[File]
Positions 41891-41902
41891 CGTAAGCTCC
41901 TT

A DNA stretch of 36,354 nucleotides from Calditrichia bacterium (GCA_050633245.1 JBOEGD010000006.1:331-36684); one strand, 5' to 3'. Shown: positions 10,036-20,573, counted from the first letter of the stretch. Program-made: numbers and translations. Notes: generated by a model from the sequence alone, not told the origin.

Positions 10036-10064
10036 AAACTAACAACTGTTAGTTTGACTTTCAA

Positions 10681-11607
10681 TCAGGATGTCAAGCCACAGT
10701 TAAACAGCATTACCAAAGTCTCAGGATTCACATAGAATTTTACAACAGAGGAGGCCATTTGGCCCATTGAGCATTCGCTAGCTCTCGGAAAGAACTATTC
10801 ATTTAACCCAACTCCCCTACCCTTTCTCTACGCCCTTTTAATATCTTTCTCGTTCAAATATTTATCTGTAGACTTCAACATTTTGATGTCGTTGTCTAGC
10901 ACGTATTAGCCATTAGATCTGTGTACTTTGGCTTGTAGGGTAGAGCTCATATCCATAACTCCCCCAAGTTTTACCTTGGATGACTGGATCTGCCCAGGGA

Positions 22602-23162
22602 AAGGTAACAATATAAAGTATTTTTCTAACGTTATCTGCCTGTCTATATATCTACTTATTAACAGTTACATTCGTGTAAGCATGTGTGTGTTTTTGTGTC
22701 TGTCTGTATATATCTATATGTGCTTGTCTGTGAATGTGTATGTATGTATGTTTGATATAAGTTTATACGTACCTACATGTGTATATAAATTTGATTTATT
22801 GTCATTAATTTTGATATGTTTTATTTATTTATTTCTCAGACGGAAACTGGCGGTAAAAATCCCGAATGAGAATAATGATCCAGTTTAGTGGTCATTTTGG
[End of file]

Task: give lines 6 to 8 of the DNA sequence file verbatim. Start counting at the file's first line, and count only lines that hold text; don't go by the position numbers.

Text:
10036 AAACTAACAACTGTTAGTTTGACTTTCAA

Positions 10681-11607
10681 TCAGGATGTCAAGCCACAGT